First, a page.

This skill is aided substantially through reading practice, but it’s especially important to focus on it deliberately because it is an area of writing many children struggle with. As kids learn to write, they often have a tough time with things like proper tense, placing modifiers and verbs in the correct places, or writing incomplete and run-on sentences.
In order to help develop this skill, be sure to teach your students about the various parts of speech and the role that different types of sentences (declarative, descriptive, inquisitive, etc.) play in writing.
4. Knowledge of Different Types of Writing
Once students have a firmer grasp on composing clear sentences and paragraphs, they can begin learning about different types and genres of writing. To communicate effectively, students should be able to write in different styles and tailor their messages to an appropriate audience.
For example, if a student is writing a short story, the work should include aspects like a setting, plot, dialogue, character descriptions, and a resolution or ending. A research essay should include a thesis statement, facts, supporting arguments, and citations—while a persuasive essay should also include appeals to logic or emotion that would be out of place in a more academic piece of writing.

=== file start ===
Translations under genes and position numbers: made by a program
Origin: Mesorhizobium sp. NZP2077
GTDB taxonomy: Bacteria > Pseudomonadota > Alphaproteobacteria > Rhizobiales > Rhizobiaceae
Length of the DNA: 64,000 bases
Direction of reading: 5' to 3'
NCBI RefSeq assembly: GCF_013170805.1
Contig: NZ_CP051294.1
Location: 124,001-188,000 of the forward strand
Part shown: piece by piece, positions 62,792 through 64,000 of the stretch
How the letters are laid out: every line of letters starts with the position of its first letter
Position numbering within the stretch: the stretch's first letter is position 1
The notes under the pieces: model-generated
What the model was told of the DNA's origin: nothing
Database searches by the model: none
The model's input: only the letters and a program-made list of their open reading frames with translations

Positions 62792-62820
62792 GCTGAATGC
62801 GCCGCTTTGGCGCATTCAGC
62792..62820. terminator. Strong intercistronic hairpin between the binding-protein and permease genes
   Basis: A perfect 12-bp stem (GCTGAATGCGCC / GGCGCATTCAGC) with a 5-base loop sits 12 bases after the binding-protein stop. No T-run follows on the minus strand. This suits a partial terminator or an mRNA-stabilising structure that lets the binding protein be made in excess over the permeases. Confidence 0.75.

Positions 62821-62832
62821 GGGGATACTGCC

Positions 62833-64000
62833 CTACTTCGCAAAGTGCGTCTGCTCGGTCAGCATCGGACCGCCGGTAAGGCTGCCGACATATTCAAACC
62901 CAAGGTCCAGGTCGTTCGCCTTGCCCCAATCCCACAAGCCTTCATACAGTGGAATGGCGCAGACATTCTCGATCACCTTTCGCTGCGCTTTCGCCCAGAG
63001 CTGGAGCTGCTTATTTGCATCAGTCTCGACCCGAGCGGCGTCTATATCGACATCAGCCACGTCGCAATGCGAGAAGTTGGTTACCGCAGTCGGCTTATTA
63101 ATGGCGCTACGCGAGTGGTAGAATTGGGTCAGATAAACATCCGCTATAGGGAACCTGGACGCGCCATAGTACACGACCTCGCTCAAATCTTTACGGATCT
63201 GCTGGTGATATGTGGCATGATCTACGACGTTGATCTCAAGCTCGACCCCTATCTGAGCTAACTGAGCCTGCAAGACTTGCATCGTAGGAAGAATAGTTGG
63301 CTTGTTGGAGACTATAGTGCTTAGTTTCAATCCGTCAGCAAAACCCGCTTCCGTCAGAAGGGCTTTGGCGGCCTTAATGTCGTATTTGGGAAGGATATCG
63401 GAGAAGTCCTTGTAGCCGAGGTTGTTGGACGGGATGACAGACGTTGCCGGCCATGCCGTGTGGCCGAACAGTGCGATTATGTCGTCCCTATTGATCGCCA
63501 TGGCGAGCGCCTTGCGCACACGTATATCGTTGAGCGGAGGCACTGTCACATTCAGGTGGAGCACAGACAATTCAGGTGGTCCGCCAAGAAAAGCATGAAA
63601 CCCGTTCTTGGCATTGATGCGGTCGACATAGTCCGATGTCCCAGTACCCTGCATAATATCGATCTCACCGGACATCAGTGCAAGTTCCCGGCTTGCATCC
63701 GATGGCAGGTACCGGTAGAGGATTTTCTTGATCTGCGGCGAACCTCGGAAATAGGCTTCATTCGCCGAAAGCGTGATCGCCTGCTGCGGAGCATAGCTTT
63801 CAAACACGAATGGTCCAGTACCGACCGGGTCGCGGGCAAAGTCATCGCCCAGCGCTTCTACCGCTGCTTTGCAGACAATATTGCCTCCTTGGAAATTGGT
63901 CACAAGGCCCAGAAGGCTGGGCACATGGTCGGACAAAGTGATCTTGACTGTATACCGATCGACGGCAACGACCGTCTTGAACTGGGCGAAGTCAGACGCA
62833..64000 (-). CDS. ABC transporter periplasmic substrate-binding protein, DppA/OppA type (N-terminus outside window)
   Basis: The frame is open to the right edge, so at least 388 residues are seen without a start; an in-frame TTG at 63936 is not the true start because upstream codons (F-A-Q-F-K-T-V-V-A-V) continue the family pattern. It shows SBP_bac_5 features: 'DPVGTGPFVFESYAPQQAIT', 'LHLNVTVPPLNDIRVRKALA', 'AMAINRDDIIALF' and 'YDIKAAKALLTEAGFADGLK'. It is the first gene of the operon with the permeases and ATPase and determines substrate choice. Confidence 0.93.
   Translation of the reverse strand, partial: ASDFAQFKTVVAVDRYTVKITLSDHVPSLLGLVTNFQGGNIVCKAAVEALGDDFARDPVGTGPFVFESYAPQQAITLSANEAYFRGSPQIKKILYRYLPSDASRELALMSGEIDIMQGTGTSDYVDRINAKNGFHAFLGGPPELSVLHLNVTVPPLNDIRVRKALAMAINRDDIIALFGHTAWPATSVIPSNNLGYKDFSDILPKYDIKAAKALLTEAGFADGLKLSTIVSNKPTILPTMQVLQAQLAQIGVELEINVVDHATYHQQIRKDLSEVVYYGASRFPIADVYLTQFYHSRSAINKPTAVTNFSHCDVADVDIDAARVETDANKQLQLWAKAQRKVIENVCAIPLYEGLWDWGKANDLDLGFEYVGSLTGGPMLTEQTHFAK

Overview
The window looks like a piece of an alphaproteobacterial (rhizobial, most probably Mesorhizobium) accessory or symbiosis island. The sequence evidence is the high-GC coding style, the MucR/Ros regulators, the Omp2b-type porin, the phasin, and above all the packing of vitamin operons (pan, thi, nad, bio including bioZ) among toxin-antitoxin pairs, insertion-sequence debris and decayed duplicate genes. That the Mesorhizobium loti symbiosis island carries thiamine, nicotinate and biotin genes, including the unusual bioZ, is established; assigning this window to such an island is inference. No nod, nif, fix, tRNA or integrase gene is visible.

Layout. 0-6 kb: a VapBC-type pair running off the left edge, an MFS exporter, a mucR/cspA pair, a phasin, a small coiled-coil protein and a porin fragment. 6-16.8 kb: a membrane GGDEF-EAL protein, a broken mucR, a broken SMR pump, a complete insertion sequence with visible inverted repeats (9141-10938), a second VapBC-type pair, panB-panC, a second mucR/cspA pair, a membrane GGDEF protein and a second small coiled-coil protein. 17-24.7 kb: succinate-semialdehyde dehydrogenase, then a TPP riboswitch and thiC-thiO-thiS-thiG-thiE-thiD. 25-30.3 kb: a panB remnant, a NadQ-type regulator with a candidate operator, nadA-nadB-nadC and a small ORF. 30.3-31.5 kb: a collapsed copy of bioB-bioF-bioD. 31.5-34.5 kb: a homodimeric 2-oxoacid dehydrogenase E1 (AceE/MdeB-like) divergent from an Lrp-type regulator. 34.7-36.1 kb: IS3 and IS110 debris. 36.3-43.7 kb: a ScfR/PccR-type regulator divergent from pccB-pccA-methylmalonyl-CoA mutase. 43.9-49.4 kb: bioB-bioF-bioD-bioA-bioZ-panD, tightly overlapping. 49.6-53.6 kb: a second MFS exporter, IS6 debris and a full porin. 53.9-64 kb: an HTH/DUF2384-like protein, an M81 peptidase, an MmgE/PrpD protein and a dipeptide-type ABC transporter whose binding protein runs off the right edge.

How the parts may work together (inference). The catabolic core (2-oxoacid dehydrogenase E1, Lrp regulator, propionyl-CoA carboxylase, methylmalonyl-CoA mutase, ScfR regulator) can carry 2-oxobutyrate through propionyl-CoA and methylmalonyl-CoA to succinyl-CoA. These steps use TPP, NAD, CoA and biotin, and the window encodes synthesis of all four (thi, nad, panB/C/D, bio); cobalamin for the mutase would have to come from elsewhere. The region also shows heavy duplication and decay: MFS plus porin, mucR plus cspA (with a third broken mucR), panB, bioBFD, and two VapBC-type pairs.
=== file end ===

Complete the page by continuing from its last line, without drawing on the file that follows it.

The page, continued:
Ultimately, learning when and how to use various elements in a given piece of work is an important basic writing skill that all young students should learn.
5. Editing and Rewriting
Experienced writers will tell you that above all else, writing is rewriting—which means that the first draft of anything is very rarely what should make it out into the world. Truly quality writing is born in the revision process, and thus, the ability to edit and rewrite is perhaps the most important basic writing skill of all that kids should learn.
The need to edit and rewrite a piece of writing might sound like extra work to kids, but it can actually make the overall process of writing much easier. Knowing that you will go back later to edit a piece can be freeing, as it removes a lot of the pressure to make it perfect from the beginning.
Instead, kids can simply begin pouring their ideas out on the page and see where their pens take them—and then they can go back, step-by-step, to make corrections and improvements to further develop their writing.
15 Fun Writing Prompts and Topics to Help Kids Improve Their Basic Writing Skills
- Write the sentence, “Let’s have lunch on Tuesday” out on a piece of paper three times—once ending it with a period, once with a question mark, and once with an exclamation point. How does the punctuation at the end change the tone and meaning of the sentence?
- Write about three different times when you might use a comma in a sentence. Include an example to go with each one.